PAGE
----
Although yoga mats can be considered as a relatively new innovation, they can be found in the forms of deer and tiger skin dating back to ancient India. The first purpose-made yoga mats were produced in the 90’s, however these mats came with issues. The problem was that these mats were manufactured using PVC (polyvinyl chloride) and other chemicals, which are toxic to humans and the environment. The solution came in the shape of an eco yoga mat.
Materials – Base
There are a variety of environmentally friendly materials that can be used to produce an eco yoga mat, with many manufacturers claiming that their method is the most eco way. The materials range from organic natural rubber, recycled car tires, cork, jute, eco friendly polyurethane, and eco friendly polyester.
Organic natural rubber
Organic natural rubber is perhaps the most popular material used, and it comes from the ‘Hevea Brasilliensis’ tree. The ethically sourced tree can be tapped and produce rubber for up to 30 years, eventually being used for building or furniture after this time. In addition to being created sustainably, natural rubbers provide better grip and more cushioning for users compared with synthetic rubbers.
Jute is a natural vegetable plant fibre that is an alternative to natural rubber. The plant takes 45 months to grow to maturity, and is 100% biodegradable, making it a sustainable resource when creating an eco yoga mat.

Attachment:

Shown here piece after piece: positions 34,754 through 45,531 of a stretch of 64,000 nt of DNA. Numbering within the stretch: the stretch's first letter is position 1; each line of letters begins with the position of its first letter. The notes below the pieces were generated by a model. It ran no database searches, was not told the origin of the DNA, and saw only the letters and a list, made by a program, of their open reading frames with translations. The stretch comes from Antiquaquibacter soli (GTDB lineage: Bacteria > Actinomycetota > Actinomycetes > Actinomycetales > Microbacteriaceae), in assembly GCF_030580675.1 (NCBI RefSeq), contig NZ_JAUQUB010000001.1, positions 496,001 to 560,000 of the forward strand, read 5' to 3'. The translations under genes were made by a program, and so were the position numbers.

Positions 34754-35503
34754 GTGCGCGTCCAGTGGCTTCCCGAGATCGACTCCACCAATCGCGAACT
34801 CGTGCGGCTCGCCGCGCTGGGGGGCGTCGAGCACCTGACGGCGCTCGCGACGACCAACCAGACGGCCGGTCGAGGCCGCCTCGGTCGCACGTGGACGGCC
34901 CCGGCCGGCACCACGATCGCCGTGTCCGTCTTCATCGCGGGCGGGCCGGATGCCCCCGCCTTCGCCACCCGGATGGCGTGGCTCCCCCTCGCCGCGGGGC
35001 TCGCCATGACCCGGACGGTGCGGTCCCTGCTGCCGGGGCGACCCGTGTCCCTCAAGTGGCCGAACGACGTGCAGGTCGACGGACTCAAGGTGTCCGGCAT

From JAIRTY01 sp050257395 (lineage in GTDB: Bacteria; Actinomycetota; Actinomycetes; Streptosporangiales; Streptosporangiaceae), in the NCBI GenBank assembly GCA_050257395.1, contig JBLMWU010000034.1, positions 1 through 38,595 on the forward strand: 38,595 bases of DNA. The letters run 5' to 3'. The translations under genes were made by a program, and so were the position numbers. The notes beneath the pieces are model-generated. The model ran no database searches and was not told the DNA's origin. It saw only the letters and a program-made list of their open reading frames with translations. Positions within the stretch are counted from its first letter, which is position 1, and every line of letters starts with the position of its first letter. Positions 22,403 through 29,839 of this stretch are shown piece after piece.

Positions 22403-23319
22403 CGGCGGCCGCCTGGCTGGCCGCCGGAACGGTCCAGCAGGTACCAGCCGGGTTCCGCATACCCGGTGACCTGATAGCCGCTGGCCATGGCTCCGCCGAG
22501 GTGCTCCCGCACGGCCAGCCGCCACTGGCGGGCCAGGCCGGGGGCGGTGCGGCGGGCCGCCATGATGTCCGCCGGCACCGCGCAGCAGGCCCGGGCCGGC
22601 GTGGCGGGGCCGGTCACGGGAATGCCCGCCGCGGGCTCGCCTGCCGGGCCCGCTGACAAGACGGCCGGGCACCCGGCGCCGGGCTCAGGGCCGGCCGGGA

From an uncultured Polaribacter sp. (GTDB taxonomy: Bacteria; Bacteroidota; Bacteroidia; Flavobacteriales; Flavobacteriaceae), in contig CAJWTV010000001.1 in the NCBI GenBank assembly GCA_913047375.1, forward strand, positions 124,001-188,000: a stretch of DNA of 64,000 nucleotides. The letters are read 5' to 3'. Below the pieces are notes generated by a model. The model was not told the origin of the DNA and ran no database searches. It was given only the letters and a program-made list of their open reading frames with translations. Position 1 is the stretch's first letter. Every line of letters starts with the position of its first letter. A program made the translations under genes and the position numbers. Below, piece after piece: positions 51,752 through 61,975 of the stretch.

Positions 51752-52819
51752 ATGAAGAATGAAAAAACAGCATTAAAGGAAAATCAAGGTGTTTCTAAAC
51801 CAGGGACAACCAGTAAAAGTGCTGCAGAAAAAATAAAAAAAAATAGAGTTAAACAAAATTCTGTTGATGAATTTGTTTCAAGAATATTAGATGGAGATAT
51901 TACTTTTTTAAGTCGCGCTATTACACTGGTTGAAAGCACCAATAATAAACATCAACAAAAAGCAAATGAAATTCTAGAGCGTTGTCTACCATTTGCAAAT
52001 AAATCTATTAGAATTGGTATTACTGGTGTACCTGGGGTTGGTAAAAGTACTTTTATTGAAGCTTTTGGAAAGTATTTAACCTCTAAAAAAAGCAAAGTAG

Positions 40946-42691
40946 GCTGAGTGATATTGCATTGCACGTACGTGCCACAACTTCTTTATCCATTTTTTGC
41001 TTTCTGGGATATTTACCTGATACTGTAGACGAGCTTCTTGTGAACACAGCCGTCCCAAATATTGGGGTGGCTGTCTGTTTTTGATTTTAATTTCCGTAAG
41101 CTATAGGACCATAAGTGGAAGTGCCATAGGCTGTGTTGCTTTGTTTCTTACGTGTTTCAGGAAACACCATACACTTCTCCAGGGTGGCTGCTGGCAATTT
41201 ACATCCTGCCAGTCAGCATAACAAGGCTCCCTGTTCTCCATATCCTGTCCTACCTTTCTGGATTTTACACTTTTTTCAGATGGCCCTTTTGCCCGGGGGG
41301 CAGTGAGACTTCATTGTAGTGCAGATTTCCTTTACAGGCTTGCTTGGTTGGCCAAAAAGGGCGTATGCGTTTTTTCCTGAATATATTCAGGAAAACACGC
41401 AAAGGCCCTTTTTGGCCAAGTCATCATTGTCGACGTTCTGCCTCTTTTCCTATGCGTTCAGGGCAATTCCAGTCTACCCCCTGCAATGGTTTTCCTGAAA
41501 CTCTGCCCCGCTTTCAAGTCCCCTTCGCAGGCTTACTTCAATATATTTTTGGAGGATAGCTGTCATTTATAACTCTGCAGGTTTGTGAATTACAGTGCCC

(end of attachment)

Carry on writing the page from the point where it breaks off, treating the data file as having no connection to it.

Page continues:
Materials - Top
The top of an eco yoga mat is often made out of a different material, as this it to prevent slipping when in practise. It is important for the mat to have good grip after the user has been sweating. This is the reason for attaching a top to the base layer. Similarly to the base materials, there is a selection of materials that can be used for the top layer.
Eco-polyurethane foam is made by using renewable natural resources and can be found on the top of an eco yoga mat. Soybean, sunflower and rapeseed oil replace the traditional fossil fuel Polyols, and a more eco friendly supply chain makes for an environmentally friendly process. The foam offers brilliant grip that is essential for yoga practise.
A substitute to the eco-polyurethane top is to use an eco-polyester top. Emerging developments has meant that polyester can now be obtained through recycled plastic bottles and recycled polyester fabric. The fibres produced not only provide grip to an eco yoga mat, but also keep bottles and other plastics out of landfills, further preventing methane gas production, which is a contributing factor to global warming.
The manufacturing process for an eco yoga mat removes the need for toxic glues by instead using a heat bonding procedure to join the top and base layer together. See the entire How its made
blog series and gain valuable insight into the creation of a variety of sports equipment.